Clive Owen Talks Playing Iconic ‘Maltese Falcon’ Character Sam Spade

MONSIEUR SPADE, Clive Owen, as Sam Spade, (Season 1, premiered Jan. 14, 2024). photo:
©AMC/Black Bear / Courtesy Everett Collection

“What do you want me to do, learn to stutter?” asks Humphrey Bogart‘s Sam Spade in the classic noir film Maltese Falcon, when told that he always has a smooth explanation ready by film antagonist Joel Cairo. I think I can say for most of the film-viewing population: No, we do not!

Sam Spade is the epitome of the kind of witty, confident private detective you want to follow into dark alleyways or random hotel rooms as he confronts suspects. Recently, he was resurrected and sent to 1960s France in the AMC limited series Monsieur Spade. Though Monsieur Spade is not based on the Sam Spade novels by Dashiell Hammett, the dialogue is so well-written and Spade-like you’d think it was. It’s definitely the highlight of the series, and makes it stand out from other detective shows currently available to stream.

MONSIEUR SPADE, from left: Clive Owen, Denis Menochet, (Season 1, premiered Jan. 14, 2024). photo:

AMC/Black Bear / Courtesy Everett Collection

I recently had a chance to sit down for coffee with the iconic British actor Clive Owen, who plays this modern iteration of Sam Spade, and ask him all about filling the big shoes left behind by Humphrey Bogart.

What do you think makes him such a unique detective?

I think it’s interesting that a character like Sam Spade is still around really. That people still talk about him — a bit like [Raymond] Chandler’s Philip Marlowe — that they stand the test of time — why is that? Why are these characters iconic? And one of the reasons could be is that they’re quite moral characters, even though they’re tough guys, even though they have to do things sometimes in an underhanded way. They’re always trying to do the right thing. And you know that if, in the show, Spade comes across things that are wrong, he’s going to have to engage with it, and we like that. We like the fact that deep down, however tough and acerbic he can be, he’s going to try and do the right thing.”

He also smokes so much. He smokes during a prostate exam! How did you deal with all that smoking?

Well, I’m an ex-smoker. It’s dangerous when you’re an ex-smoker and you start doing all that, it all comes back to you very, very quickly. These were herbal cigarettes. So I could inhale and all of that. But there’s no question that very quickly it feels good and familiar. It’s dangerous.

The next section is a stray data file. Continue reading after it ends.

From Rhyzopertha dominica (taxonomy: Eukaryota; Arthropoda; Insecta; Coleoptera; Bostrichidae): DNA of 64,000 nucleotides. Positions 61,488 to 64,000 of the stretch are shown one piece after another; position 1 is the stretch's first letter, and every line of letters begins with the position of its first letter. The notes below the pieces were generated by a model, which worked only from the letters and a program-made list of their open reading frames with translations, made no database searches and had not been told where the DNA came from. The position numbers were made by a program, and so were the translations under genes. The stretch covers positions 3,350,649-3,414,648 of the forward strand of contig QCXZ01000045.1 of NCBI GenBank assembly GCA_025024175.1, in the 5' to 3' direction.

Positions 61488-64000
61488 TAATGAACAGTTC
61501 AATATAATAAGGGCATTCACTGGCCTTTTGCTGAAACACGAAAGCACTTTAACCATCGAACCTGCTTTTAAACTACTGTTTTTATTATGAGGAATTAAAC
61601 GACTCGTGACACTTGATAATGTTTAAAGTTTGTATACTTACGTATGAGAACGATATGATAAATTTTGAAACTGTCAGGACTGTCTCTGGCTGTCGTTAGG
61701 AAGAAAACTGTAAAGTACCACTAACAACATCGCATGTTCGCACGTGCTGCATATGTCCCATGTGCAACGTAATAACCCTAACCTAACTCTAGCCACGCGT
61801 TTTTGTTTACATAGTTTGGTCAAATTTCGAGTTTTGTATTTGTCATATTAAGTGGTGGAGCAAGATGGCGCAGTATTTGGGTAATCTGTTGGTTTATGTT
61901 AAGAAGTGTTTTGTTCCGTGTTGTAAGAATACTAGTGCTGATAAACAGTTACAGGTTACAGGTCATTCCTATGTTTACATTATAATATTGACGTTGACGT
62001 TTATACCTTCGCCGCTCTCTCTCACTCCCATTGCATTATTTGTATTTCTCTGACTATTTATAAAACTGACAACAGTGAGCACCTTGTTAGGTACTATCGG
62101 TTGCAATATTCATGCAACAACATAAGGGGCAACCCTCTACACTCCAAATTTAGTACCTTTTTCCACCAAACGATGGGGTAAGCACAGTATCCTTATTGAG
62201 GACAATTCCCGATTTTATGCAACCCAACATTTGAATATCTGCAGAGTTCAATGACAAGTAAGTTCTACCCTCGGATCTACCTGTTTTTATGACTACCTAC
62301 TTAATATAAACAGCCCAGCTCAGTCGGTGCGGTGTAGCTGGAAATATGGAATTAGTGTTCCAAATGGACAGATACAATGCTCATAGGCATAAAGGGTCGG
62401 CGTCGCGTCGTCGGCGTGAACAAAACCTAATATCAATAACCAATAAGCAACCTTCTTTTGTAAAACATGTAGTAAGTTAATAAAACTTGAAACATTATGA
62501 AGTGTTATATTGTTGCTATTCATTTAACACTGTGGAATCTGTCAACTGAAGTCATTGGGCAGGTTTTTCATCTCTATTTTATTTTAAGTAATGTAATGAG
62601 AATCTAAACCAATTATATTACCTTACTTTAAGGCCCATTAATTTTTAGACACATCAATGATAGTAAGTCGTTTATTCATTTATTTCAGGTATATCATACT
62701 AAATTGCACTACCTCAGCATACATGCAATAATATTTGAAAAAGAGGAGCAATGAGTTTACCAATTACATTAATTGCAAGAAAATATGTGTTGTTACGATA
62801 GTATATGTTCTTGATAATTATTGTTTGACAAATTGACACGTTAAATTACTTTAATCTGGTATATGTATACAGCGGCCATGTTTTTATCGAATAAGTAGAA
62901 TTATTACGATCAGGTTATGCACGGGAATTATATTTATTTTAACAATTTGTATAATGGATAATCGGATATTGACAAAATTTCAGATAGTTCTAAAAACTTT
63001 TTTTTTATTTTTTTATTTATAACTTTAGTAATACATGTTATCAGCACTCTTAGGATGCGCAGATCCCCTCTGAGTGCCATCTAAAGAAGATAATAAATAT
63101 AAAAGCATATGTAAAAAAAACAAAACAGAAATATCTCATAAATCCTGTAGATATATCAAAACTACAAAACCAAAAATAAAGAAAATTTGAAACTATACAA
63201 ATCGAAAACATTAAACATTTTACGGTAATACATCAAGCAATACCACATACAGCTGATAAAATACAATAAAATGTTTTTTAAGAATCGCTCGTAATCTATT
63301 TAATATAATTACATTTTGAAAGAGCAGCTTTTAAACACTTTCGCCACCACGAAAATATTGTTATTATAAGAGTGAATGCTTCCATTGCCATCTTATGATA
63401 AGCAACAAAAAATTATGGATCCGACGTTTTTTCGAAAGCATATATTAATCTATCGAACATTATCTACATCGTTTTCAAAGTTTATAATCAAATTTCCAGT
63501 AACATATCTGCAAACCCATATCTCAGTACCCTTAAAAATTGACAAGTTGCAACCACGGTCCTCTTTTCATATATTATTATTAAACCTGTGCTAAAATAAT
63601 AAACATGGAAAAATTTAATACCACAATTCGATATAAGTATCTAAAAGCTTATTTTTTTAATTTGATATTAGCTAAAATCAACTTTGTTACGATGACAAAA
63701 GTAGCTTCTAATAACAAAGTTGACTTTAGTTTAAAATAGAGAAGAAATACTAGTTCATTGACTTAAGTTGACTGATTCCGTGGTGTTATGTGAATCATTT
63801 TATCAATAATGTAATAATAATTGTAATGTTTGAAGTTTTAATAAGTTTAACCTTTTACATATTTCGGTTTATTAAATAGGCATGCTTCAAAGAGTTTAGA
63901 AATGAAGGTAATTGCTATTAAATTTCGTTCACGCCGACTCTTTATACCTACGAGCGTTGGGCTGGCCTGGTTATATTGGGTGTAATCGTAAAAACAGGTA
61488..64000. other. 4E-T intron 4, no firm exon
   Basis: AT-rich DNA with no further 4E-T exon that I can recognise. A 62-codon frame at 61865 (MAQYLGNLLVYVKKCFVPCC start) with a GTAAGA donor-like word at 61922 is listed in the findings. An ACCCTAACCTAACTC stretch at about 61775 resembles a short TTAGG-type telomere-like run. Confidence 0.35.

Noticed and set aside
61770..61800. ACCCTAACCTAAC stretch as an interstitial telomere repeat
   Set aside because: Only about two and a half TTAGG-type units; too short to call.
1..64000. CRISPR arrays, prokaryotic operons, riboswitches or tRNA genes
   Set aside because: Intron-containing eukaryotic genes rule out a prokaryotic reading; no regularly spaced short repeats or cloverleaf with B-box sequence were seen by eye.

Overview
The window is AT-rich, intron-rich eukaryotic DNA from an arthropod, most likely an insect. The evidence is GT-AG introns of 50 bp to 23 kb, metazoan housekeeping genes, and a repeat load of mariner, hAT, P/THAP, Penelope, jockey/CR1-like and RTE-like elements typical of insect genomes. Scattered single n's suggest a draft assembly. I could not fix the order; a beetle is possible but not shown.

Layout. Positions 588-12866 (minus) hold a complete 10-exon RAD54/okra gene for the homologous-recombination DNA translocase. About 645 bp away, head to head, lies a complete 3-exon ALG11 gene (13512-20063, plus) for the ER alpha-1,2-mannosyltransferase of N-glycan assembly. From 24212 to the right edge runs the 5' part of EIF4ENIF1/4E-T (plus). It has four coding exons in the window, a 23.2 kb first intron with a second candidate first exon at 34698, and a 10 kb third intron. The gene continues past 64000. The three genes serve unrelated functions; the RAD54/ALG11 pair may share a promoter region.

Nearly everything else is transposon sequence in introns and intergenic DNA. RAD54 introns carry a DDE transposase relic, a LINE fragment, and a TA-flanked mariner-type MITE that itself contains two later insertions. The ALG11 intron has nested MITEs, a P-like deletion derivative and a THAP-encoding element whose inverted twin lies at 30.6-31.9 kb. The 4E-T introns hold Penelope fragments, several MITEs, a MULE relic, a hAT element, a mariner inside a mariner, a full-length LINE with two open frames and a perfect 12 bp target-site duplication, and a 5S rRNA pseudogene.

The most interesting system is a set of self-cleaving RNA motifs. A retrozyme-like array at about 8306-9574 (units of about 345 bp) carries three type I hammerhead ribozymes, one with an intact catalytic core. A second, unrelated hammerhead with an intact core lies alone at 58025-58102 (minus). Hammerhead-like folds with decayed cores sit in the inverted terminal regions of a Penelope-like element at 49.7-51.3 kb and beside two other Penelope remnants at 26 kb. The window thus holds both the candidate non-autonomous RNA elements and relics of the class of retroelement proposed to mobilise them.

MALTESE FALCON, THE, Peter Lorre, Humphrey Bogart, 1941

Courtesy of Everett

Other than watching a lot of Humphrey, how did you prepare for the role?

I obviously went back and read the Dashiell Hammet books and short stories and I started to watch a number of films from that period. And some actors might’ve gone into this and gone, okay, I’m going to rewrite the book here and give my version of Sam Spade. I didn’t want to do that. Really. I love the genre so much. I love these kind of characters. So I did the opposite and kind of lent into everything that was there before. I wasn’t going to do an impersonation of anybody, but I wanted to enjoy the genre.

Was it harder to remember all the dialogue than other roles? It was so complex and witty and long.

No, no. What I think sets him apart is his witty dialogue. When you get writing that has really good rhythms, you learn it quite easily. With a writer as good as Scott Frank, it goes in very easily because it is all logical and the rhythms are good. So it goes in very quite easily.

That was quite an ending! It’s unusual for sure. What did you make of it?

I think that in some ways the joy is the sort of getting there, isn’t it? If you look at the Maltese Falcon and how that ends, half the joy is getting there.

Where do you think he’ll go next? Is he going to leave France?

We’ve moved to the idea of going back home to San Francisco.

CHILDREN OF MEN, Clive Owen, 2006.

Universal/courtesy Everett Collection

Children of Men is probably one of my favorite movies ever. Do you think it still holds up twenty years later?

Yes, it really has stood the test of time. Some films, they come, they make a wave ,and then five years later no one wants to talk about them. It’s a film that people constantly want to talk to me about. And I think over time, if anything, it’s gathered in reputation. I think it was discussing things that were really worrying at the time, and they’ve all come out and been played out really.

You’ve been in so many great films, and now this great show as well. What was your favorite role so far?

I’ve got to be honest, I had a blast on this one. I really did. I loved it. It was a bit of a dream gig and I had a great time with Scott doing it. We were in the south of France, there were great actors around. I had a great relationship and time with Scott as the director. And having that kind of great, lovely dialogue to play with is always a treat.

If you haven’t seen it yet, check out Monsieur Spade on AMC or AMC+.

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Tough Guys, Bad Girls

September 2017

Hard-boiled detectives, gangsters and their gals — a gritty look at the art of noir and the craft of going wrong.

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